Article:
Market-driven: Countries like Singapore and India do not have compulsory Open Banking regulations, but the policymakers are introducing a range of measures to promote and encourage the uptake of Open Banking. In Singapore, the MAS and the Association of Bank published a Finance-as-a-Service API playbook and launched a regulatory sandbox for experimentation between FIs and FinTechs. The US has also opted for a market-led approach, and there is no government-sponsored Open Banking policy. Many progressive financial institutions are leaning into open API-based business models to fight back data aggregators’ insecure practices of screen-scraping. India has had a very different and intriguing approach to Open Banking. Unlike many other geographies where Open Banking and instant payment initiatives are running in parallel, India instead launched Open Banking with payments on what is known as the Unified Payments Interface (UPI). It is now widely considered the best real-time payments network worldwide. After the large scale success of UPI, India has launched an Account Aggregation framework, which is its first foray into consent-based financial data sharing (though this is not a regulatory mandate in India).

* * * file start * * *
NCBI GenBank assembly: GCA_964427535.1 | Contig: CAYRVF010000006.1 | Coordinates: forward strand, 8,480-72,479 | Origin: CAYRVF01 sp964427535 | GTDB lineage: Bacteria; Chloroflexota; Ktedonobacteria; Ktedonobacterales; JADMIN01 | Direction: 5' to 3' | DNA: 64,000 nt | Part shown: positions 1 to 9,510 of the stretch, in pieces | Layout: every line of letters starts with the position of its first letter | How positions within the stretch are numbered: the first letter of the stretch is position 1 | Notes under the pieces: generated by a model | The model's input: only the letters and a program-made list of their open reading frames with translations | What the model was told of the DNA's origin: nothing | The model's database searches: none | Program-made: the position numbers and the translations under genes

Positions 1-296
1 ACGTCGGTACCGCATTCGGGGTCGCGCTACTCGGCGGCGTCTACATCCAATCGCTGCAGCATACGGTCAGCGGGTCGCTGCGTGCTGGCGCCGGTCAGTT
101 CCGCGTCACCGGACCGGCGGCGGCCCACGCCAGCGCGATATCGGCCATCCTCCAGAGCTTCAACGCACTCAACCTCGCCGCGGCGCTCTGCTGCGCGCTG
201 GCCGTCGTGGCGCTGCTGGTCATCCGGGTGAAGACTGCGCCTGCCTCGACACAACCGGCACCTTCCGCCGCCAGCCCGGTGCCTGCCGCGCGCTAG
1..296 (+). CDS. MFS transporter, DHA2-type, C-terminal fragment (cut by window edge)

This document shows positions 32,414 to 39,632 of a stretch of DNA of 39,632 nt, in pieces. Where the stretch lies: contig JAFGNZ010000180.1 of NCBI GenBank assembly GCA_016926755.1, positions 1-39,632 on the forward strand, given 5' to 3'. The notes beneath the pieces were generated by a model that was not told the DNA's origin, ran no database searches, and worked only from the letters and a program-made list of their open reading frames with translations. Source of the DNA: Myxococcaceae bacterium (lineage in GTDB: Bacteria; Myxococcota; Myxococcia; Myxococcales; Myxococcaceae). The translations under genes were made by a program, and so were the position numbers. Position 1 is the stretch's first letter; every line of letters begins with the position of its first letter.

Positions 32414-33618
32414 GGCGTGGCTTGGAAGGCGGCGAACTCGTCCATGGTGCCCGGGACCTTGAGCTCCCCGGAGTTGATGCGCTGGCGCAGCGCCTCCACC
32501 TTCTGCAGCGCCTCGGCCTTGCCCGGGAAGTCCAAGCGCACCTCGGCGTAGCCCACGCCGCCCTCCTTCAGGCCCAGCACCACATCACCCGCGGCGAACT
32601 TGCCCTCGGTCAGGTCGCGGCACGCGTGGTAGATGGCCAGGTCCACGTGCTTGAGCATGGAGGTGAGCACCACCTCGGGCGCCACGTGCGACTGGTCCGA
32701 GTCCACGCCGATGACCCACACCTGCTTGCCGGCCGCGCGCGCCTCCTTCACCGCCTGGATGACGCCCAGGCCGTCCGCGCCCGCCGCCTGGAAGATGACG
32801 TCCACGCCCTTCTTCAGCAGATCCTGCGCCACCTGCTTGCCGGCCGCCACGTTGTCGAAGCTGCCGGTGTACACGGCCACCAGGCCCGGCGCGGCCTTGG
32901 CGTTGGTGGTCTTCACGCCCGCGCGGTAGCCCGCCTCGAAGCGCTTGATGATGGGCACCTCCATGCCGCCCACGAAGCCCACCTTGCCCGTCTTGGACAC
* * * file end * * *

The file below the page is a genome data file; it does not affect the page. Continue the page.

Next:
Regulatory-driven: Countries like Hong Kong and Australia have gone down the path of a regulatory-driven approach. The HKMA published the Open Application Programming Interface Framework for providing guidelines and time frame for deploying Open APIs. The framework has a four-phase approach to the implementation of various Open API functions. The HKMA has made it a regulation for Hong Kong’s larger banks to comply with the Open Banking regulation and provide Open APIs. In Australia, Open Banking was introduced as part of the Consumer Data Right (CDR) by the Federal Government of Australia. The CDR will allow consumers to share their data with authorized third parties they choose. The critical difference is that CDR is a data policy initiative and not just a financial services initiative; it will be extended to other sectors like telecom and energy sectors, to begin with. Japan has introduced a “soft” Open Banking regulation. The FSA has amended its Banking Act to establish a framework for regulating electronic payment service providers, where banks were required to publish their affiliation and cooperation with third parties. Banks in Japan can charge fees to disclose customer data, unlike the UK’s Open Banking and PSD2.
Open Banking is still a relatively new development, and it will likely take some time to observe its full impact on financial services. Gaining consumer trust is the most vital element for realizing the true potential of Open Banking. Regulations are a catalyst and can create a conducive environment for innovation and customer reassurance. However, it is ultimately the ability to engage customers that will determine the success of Open Banking. Ecosystems and the digital economy could be the ultimate expansion of Open Banking!